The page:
The well-received part is a little harder, but still doable. Pick an old story, a current trend, and meld them. Throw in your moth, and you're the toast of broadway! Congratulations!

We can all say we knew you before you got deep. ;-)

Posted by: Maggie at May 16, 2005 2:17 PM

I hope you're not calling this song pseudo-intellectual!

In any case, I'm pretty satisfied it's about masturbation. This guy is lonely, he's obsessing about this woman. He kisses her when there's no one else around (he's alone with the picture).

The litany Brian refers to is just part of this fellow's lament. He's without any of these diversions and so he's resorting to the only one he has left.

I can't guarantee these lyrics are correct, and I guess that's part of the fun for me.

I htink this line is wrong: Id like a million of you over myself

I believe that it's "I'd like a million of them all around my cell."

Which is a bit different and makes it sound like the guy is confined for some reason.

Posted by: James at May 16, 2005 2:31 PM

I always thought it was "a million of you all to myself"

Posted by: briwei at May 16, 2005 2:49 PM

Well, the "no wonder it's dark," and the remark that everyone around him is a total stranger made me think he was in an insane asylum. So if it's "all around my cell," that works for me.

Did nobody mention "cyclone ranger"? This must be an obvious reference to masturbation? Don't you men love to come up with nicknames for your anatomy?? ;-) I don't think he's one of those scientists from "twister."

Posted by: Maggie at May 16, 2005 2:52 PM

There was a movie in 1935 called the Cyclone Ranger. It was about a band of rustlers who were trying to go straight. Probably just a coincidence, though. I don't see that adding any extra meaning. Unless he is saying everyone avoids him like a cattle rustler. Next you'll be telling me that rustling the cattle is a euphemism, too.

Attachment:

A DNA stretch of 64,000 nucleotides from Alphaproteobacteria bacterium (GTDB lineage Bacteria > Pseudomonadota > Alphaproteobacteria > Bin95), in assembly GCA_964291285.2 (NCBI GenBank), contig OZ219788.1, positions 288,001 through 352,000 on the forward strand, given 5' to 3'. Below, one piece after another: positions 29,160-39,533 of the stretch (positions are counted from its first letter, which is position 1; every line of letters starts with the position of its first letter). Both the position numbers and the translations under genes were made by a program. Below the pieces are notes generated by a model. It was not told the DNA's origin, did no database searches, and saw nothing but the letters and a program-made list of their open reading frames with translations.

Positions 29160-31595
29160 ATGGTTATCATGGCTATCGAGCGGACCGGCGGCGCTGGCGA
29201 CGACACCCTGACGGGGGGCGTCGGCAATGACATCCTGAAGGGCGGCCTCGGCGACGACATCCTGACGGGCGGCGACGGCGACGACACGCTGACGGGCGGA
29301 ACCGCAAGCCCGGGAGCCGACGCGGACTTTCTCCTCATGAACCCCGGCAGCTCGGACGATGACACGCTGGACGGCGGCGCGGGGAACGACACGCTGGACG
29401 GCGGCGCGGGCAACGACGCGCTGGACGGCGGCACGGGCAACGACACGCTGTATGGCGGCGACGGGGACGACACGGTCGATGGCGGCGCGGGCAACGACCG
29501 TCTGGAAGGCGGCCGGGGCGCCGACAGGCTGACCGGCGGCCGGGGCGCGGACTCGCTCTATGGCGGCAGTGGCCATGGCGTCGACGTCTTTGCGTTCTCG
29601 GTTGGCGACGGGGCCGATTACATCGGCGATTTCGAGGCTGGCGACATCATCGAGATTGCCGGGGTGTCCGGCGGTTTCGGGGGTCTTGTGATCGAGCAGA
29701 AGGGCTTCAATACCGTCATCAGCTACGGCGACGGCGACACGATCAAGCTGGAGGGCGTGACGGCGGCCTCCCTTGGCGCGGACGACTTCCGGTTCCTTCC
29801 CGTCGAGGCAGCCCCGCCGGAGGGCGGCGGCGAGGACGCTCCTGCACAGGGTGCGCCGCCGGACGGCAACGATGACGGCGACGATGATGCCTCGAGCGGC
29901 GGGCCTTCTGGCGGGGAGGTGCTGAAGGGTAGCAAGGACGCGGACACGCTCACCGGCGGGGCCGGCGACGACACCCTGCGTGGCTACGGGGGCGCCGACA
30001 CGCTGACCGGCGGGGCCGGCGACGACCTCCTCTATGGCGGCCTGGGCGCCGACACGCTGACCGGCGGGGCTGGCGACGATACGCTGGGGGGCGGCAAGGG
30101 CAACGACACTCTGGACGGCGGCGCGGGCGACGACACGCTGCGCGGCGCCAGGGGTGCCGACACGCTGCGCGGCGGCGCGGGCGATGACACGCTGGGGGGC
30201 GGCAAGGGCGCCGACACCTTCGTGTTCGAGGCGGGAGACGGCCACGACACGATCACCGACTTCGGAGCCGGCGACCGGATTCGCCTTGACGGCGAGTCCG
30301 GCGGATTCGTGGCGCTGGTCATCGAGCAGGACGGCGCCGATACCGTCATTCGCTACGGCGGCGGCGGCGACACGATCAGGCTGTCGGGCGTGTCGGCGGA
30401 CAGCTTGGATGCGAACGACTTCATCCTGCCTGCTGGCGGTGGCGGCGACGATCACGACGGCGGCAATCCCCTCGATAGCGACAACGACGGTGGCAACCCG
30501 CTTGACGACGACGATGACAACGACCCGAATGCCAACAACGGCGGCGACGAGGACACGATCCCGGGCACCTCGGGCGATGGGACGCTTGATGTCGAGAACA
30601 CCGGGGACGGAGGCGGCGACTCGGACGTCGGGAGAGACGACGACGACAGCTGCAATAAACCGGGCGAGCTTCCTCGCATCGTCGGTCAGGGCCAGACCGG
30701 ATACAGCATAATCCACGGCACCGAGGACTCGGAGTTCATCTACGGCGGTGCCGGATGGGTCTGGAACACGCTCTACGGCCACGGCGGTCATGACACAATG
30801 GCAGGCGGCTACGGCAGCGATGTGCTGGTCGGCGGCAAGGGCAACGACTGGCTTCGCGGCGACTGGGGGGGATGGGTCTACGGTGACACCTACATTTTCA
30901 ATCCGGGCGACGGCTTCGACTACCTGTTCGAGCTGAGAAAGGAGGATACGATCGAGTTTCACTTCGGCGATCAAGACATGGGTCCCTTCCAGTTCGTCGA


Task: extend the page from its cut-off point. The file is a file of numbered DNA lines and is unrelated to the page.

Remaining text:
Posted by: briwei at May 16, 2005 3:09 PM

Only if you're a farm boy.

Posted by: Maggie at May 16, 2005 3:23 PM

I guess you could also argue that the Divinyls song "I Touch Myself" is about someone massaging their temples because they have a headache.

Posted by: James at May 16, 2005 4:21 PM

I always thought it was "my cell" and assumed he was in prison. But I suppose it could be a *padded* cell.

Posted by: Julie at May 16, 2005 6:51 PM

Well there are songs about masturbation and then there are songs about masturbation. I'd be surprised if someone thought that the Divinyls' "I Touch Myself" or Cyndi Lauper's "She Bop" were about anything other than self-pleasuring. In this piece it seems somewhat more... speculative.

"I'm stranded all alone in the gas station of love, and I have to use the self-service pumps!" -- Weird Al

Posted by: Chuck S. at May 16, 2005 6:51 PM

My version, as seen often on SecondCity TV, is still my favorite.
There's something about a gal from Toronto in a kimono -- I mean, besides the internal rhyme.
Gosh, James, this is one of the swellest sites on the intenets. Thanks for laboring at it. (We production hobby professionals know how hard you work !) Keep up the fine fine goodness.

Posted by: Jerry Todd at May 17, 2005 9:20 AM

Hw sweet of you to say... uh, Jerry.

Posted by: James at May 17, 2005 1:38 PM

I heard it this morning and I think the second line is actually "You wrote 'I love you,' I ruv you too." It really sounds like "I ruv you."

Posted by: Julie at October 4, 2005 9:23 AM

At one point, I was sure it was "I love me, too."

Which kinda makes sense, if you buy in to a certain interpretation.

Posted by: James at October 4, 2005 10:22 AM